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Contact centres have greater need for mobility and omnichannel solutions

By Catherine Knowles, Mon 24 Nov 2014
FYI, this story is more than a year old

Customer service is evolving, and products need to evolve to meet changing requirements, says John Cray, Enghouse Interactive, vice president product management, at the Cogent customer service and unified communications session.

In the last couple of years, contact centres have increasingly embraced mobility and the omnichannel, says Cray, with call centres opting for a wider variety of communication channels and completing more than one interaction at a time.

The communications channel usage is growing, with employees using social media, mobile apps and SMS along with calls and email, he says.

According to Enghouse Interactive’s 2014 survey of 204 contact centre managers, currently 23% of contact centres use mobile apps. In the next 12 months 19% of contact centre managers plan to implement mobile apps and 20% plan to implement after 12 months.

SMS is also on the rise, with 29% of contact centres currently using SMS, 15% planning to implement in the next year, and 13% after a year.

Cray says in today’s world it is difficult to prioritise what is the most important mode of communication as this is no longer necessarily calls.

He says it is necessary for communications providers to have good blended management software available that will enable mobility, comfort and ease of use, and be affordable to deploy and upgrade.

“It’s about creating a portfolio of solutions, a map toward the future,” says Cray.

Ray Noonan, Cogent, CEO, says multichannel success comes when there is a seamless ecosystem of end user, customer and solutions providers. He says it is important to maintain business continuity and security across all channels.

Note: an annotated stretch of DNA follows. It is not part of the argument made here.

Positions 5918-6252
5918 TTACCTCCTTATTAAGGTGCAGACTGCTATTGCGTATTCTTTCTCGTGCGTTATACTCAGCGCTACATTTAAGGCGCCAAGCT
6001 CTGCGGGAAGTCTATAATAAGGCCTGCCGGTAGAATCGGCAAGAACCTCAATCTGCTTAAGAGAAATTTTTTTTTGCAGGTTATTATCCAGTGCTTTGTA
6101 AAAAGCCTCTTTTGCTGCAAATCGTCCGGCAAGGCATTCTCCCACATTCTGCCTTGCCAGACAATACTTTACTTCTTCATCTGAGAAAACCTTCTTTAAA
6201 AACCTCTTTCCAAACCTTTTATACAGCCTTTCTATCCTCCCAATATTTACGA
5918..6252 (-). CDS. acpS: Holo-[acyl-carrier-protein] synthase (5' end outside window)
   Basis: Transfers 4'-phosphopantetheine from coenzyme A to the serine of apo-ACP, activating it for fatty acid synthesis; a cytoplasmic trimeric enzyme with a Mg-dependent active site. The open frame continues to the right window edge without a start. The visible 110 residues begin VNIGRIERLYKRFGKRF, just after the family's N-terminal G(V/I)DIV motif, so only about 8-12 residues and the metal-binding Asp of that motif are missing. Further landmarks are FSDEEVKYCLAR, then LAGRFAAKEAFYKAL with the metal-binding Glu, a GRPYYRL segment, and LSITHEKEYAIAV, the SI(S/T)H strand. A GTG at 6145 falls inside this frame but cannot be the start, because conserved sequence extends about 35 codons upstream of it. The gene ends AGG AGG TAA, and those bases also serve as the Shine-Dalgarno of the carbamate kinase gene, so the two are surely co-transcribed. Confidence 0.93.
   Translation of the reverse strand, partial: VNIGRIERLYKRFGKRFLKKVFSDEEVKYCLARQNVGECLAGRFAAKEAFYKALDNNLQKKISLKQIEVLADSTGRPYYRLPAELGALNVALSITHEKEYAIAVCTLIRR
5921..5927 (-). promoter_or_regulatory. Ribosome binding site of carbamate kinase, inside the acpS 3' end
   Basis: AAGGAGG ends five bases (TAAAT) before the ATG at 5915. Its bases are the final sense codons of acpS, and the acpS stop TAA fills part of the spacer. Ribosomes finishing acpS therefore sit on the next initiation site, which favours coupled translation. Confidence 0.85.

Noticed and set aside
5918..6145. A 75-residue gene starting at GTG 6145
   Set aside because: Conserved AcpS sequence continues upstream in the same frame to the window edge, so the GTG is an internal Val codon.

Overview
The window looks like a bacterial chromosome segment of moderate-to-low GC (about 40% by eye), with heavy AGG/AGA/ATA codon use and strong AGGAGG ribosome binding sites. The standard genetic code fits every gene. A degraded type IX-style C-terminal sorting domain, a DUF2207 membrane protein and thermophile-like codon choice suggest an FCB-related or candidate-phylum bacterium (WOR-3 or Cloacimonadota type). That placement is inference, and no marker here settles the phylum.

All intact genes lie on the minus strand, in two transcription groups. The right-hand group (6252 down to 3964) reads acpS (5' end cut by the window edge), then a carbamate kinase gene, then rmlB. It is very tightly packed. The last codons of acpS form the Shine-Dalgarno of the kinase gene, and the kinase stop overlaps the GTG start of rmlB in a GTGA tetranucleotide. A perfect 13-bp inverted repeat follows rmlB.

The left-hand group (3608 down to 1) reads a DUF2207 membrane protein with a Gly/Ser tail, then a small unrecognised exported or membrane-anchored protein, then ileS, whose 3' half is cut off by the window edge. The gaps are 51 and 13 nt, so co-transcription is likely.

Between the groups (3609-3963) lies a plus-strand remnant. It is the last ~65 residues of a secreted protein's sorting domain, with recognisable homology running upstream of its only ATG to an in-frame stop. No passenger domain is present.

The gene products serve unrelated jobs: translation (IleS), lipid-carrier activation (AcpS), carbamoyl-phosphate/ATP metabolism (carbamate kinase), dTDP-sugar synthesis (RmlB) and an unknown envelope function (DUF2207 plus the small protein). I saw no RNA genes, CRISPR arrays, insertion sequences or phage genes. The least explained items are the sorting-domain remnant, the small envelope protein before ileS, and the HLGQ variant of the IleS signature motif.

Unified communications for agents, supervisors and operators needs to support all channels of communication, including SMS texts, Lync IM, enhanced web chat and video integration, Cray says, as well as having the ability to integrate new platforms such as SQL 2014 and Windows 2012R2.

Solutions need to be lean, modern and context sensitive, as well as extensive, supporting a range of functions and customisations. According to Cray, TouchPoint by Zeacom/Enghouse Interactive is an example of a product that provides this.

Speech analytics is the next step in contact centre solutions, says Cray.

He says in December 2014 Enghouse is releasing QMS 5.4 which has speech analytics capabilities for QMS recorded calls.

This has the ability to see if a call centre agent is saying the right words, speaking too quickly, has a friendly tone of voice and isn’t disgruntled, says Cray.

The manager or supervisor will be able to coach the agent in real time, providing feedback and suggestions during the call.

Another key component that can benefit contact centres is the ability for an agent to access relevant information. For instance, while on a call the agent can see the history with the caller, their customer relationship management (CRM) record, interaction and sales history.

Cray says in February and August of 2015, Enghouse will release upgrades to the EICC (Enghouse Interative Communications Centre) to enhance use of the omnichannel, mobile apps and speech analytics, as well as enabling greater collaboration, automation and integration.

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